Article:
Wednesday, April 22, 2015

5 Tips to Make SharePoint Easier for Non-SharePoint People

Here are some quick SharePoint document library tips to help people who aren’t familiar with SharePoint have an easier time.

#1 Simplify Versioning

A quick and easy way to help your users avoid pitfalls is to simplify the version settings for their document libraries. You may have some complicated process in mind that requires specific settings, but if that process is confusing your users, you should consider simplifying the version options. For example, if you don't need versioning, just turn it off completely. If you don't need minor versions, turn them off. People new to SharePoint usually don't know that there minor versions are only visible to them by default.
geeklit sharepoint versioning
One easy way to prevent conflicting changes is to enforce check out before documents are edited. This is a simple radio button in the version settings.
geeklit sharepoint versioning

You would use this if you’re worried about your users making conflicting edits. Requiring that they check out documents before editing will eliminate the problem of conflicting changes, but you’ll need to educate them on checking in the docs when they’re done.

To add the column, go to the doc lib's settings page and find the "Columns" section. From there, choose the "Add from existing site columns" link and then select the "Checked Out To" column from the list.

#2 Add the “checked out to” Column

Since I just mentioned enforcing check-out before editing, the next tip has to be one of my favourites—adding the “Checked Out To” column to the default view. This simple change can make life so much easier for people new to SharePoint.


If you add this column to the default view, it's obvious to everyone which documents are checked out and who has them checked out.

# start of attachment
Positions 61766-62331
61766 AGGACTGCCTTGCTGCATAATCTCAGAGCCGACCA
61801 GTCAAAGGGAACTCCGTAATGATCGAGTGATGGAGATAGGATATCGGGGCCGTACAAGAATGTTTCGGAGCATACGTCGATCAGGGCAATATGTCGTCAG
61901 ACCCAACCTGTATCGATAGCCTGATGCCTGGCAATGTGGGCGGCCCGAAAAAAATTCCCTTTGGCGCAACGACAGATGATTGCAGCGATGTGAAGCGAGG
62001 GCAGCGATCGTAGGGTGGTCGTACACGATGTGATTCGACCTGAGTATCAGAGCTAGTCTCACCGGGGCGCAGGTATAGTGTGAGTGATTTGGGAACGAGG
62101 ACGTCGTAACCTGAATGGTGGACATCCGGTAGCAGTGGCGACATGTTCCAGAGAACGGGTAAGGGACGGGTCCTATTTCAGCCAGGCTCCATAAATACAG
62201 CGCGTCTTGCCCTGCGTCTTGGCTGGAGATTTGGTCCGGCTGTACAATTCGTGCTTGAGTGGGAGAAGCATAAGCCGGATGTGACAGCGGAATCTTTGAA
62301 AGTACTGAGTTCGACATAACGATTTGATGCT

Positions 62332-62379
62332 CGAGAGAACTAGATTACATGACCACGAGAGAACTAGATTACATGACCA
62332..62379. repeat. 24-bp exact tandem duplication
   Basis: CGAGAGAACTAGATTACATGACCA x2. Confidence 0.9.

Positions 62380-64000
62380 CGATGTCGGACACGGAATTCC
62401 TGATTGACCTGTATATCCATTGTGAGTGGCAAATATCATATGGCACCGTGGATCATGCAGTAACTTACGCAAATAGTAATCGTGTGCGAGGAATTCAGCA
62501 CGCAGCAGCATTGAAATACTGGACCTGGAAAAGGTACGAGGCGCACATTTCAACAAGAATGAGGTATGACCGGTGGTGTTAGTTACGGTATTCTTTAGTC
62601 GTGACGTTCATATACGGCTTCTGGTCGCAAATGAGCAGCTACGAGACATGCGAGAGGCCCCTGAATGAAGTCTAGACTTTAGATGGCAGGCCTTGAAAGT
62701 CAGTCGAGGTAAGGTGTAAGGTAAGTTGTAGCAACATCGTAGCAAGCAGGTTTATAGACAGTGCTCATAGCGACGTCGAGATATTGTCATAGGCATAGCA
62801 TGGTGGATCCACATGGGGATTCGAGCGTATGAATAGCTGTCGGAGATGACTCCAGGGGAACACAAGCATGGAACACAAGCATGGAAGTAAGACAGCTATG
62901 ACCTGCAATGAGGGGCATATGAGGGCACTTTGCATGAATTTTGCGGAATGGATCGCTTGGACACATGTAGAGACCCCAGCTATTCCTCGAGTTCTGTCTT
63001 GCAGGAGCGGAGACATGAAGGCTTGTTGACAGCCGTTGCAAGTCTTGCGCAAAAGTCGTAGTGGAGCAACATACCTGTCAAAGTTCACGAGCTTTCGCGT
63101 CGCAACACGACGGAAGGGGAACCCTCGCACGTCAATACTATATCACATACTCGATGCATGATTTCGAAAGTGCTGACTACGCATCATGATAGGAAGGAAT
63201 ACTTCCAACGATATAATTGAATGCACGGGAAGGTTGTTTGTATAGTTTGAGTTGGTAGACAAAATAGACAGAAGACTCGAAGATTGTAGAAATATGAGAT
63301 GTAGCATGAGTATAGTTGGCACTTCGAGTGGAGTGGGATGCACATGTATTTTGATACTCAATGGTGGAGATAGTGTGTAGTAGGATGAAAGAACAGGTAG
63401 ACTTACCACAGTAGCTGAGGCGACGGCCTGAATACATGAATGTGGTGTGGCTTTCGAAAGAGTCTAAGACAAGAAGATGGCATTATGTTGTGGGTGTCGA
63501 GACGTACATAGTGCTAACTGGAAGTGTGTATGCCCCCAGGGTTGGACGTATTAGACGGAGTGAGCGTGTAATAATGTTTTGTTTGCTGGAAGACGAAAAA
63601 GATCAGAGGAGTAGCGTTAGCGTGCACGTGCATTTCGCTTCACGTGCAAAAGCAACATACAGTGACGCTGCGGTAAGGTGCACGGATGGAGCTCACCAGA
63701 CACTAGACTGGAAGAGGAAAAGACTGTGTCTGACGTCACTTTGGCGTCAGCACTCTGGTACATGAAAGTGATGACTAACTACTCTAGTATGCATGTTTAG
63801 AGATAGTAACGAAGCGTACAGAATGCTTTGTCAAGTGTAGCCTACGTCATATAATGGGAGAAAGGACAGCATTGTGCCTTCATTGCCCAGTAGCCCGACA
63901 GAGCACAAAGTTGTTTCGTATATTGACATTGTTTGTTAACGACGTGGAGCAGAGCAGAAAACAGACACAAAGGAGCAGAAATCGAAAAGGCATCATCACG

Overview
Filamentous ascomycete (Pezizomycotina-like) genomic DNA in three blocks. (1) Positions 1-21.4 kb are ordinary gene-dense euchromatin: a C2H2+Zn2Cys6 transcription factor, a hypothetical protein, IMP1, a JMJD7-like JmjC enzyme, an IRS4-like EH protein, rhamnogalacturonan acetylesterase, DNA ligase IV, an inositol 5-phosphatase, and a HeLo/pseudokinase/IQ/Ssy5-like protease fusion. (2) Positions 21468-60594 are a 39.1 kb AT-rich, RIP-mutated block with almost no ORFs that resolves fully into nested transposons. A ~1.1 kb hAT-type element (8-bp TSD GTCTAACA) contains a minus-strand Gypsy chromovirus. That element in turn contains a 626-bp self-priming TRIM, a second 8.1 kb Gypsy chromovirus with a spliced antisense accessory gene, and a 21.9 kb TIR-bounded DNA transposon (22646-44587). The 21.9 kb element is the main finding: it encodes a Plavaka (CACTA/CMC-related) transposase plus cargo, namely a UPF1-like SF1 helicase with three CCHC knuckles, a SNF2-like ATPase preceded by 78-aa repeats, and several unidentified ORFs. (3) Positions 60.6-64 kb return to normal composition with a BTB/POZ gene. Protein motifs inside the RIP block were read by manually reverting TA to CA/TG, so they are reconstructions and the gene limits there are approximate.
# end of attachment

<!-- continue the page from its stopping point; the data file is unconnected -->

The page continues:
#3 Show draft documents by default

Another option that is related to simplifying versioning is to show draft documents by default. This way you can allow people to see draft documents before they have been checked in. If a user sees a draft, he or she can talk to the person working on the document before making changes that would potentially conflict with the existing draft.

This saves lots of hassle because it's common for users to forget to check in new docs, or simply not understand why it has to be done before other people can see that a file has been added.


#4 Keep the permission model simple and manageable

This one is straightforward. If you want to save yourself some hassle. Use an inherited permissions model that uses groups instead of individual users and is flexible enough for everyone to do their job without going to the SharePoint admin regularly to extend their credentials. 

#5 Show your users how to sync their document libraries to their local folders

Note: You may need to install the install the SharePoint 2013 OneDrive Pro client to get this to work.

Many users feel more comfortable working in the Windows file system. They can do this with their SharePoint document libraries by choosing the "Sync" options or the "Open with Explorer" link. Once you have the SharePoint library syncing to a local folder, you can easily do things like paste files into the doc lib to upload them to SharePoint.


#6 Bonus Tip For Admins and Power Users

If you go to the library settings, you can use the "Managed checked out files" option to see all the checked out files and from there, you can even take ownership of them by choosing the "Take Ownership of Selection" option.

This is great when a document isn't showing because it only has a draft version and you're not sure who has it checked out.